As I pointed out during the insane "Borat" frenzy of a year ago, Sacha Baron-Cohen's character is basically one giant old-fashioned Polish Joke, with a few updatings for the age of political correctness. For example, to make Eastern Europeans look primitive and backward, they filmed Borat's home village in a dilapidated, feckless Romanian Gypsy village. But, the movie then makes the point that one of the many faults of Eastern European gentiles is that they are prejudiced against ... Gypsies! Yet, almost nobody noticed that "Borat" was based on old Yiddish anti-Polish jokes.
So, I was glad to find a review on IMDB by a scholar who did her Ph.D. dissertation on Polish-Jewish relations (probably not a prudent choice, considering that the world's most famous living author can't get his two-volume history of Russian-Jewish relations published in New York) who noticed the same thing. Danusha V. Goska writes:
There's more going on here, and I know I'm risking a lot by pointing this out.
Borat speaks Polish. Only speakers of Polish will get that. He says "Dzien Dobry," "jak sie masz," "dziekuje" and other Polish phrases. The film's opening and closing scenes were shot in a real Eastern European village. Real Eastern European folk music is played on the soundtrack.
With "Ali G," Baron Cohen exploited vicious stereotypes of Blacks. With "Borat" Baron Cohen is not targeting Kazaks. He's exploiting a centuries-old, contemptuous and hateful stereotype of Eastern European peasants that can be found in various Western cultures - witness the American "Polak joke" - - and is common in one thread of Jewish culture. In this stereotype, Poles, and, by extension, Eastern European Christian peasants, are, like Borat, ignorant, bestial, and disgusting. A good précis of the stereotype can be found in a famous passage in Isaac Bashevis Singer's "The Slave." It can be found in the "Golem" article on my website.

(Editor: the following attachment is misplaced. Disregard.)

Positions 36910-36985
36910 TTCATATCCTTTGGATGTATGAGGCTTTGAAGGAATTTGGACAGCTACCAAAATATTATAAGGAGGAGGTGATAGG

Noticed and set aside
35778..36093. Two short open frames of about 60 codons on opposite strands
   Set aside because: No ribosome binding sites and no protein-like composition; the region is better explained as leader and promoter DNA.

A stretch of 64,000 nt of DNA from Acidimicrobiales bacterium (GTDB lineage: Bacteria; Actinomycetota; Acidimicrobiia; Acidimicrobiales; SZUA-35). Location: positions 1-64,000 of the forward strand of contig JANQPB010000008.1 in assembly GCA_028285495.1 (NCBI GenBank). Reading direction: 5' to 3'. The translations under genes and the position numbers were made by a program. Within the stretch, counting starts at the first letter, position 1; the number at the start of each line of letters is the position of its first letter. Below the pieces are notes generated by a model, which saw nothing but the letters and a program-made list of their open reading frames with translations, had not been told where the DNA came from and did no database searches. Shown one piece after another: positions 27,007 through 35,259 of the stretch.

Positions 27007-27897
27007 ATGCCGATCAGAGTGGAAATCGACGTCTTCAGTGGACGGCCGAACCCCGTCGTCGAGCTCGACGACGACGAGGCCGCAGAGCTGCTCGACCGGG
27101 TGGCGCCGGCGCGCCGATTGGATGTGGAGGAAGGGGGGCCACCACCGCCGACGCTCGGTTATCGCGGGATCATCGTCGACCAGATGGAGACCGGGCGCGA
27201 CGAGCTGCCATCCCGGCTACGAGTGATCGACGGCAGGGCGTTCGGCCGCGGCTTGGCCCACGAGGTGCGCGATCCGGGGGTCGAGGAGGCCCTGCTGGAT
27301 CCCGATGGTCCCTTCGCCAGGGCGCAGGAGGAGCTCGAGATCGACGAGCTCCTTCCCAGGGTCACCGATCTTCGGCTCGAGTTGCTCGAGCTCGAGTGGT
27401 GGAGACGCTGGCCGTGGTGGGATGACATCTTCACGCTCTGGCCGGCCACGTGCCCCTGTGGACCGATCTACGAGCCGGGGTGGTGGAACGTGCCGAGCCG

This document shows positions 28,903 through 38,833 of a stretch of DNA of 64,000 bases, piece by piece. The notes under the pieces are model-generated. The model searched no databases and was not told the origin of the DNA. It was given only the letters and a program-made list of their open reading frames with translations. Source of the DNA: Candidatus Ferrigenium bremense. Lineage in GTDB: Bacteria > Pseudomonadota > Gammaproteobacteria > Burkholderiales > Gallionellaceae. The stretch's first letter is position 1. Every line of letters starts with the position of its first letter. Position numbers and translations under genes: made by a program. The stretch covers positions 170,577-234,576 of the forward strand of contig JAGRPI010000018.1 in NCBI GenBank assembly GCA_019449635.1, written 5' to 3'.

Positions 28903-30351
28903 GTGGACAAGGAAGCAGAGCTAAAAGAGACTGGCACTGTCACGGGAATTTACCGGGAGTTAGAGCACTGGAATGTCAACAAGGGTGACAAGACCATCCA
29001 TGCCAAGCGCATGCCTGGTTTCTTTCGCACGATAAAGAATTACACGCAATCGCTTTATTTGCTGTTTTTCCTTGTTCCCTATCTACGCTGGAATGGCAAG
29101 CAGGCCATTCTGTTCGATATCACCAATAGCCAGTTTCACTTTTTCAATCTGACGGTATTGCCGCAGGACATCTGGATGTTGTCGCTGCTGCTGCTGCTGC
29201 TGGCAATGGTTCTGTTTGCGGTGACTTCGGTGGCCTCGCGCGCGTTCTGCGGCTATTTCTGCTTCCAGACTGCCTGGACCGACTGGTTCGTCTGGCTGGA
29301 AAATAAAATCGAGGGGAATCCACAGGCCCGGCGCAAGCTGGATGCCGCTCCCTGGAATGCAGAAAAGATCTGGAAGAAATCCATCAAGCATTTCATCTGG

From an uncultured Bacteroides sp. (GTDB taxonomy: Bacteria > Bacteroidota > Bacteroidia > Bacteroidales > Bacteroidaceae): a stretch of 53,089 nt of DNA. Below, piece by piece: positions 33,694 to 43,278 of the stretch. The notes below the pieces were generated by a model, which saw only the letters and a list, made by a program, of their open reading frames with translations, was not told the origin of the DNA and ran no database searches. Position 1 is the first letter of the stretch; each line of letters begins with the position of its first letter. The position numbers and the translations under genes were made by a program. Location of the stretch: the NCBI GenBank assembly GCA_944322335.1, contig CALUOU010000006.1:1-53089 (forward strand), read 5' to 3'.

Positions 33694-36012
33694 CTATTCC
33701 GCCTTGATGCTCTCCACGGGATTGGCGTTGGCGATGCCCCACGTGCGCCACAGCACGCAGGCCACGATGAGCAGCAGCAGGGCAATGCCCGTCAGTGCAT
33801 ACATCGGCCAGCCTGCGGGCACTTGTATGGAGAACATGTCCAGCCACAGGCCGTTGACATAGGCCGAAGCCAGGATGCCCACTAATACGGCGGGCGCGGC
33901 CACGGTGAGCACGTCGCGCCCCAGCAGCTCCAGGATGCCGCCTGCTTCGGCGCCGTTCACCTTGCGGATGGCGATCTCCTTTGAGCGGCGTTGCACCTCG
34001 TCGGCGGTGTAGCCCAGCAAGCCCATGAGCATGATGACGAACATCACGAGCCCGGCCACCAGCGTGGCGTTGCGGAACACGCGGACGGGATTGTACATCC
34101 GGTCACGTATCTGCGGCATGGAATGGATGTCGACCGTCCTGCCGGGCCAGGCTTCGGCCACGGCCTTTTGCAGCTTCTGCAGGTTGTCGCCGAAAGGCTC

In fact, "Borat" has a lot in common with Marian Marzynski's controversial film "Shtetl." In both, cameras invade an impoverished Eastern European peasant village. Villagers who are not sophisticated or worldly are conned into appearing on camera to perform for us as if they were trained monkeys. We laugh at them, or feel disgust at them, because they are dirty, because they are poor, and because they keep pigs. In any case, gazing at these lesser peasants, we know that we are superior. Perhaps Baron Cohen will try this technique next in a Darfur refugee camp or a homeless shelter. Poor, unsophisticated people can be so amusing.
Baron Cohen speaks of women as if they were less than dirt. Don't misunderstand him. He's not mocking misogyny. He's milking misogyny. The things Baron Cohen says about women in this movie are grotesque; they are brutal. He makes fun of mentally retarded people. He makes fun of white, Christian Southerners, a group everyone feels safe mocking.
Reviews, and no doubt many viewers, are telling you that "Borat" is a fearless laugh riot that punctures political correctness and makes you laugh till you cry. It's that very description that made me want to see it. I thought I'd be getting something like the Colbert Report.
I've gotta think I'm not the only one, though, who found looking at Baron Cohen's hatred for an hour and a half to be an icky, profoundly unfunny experience.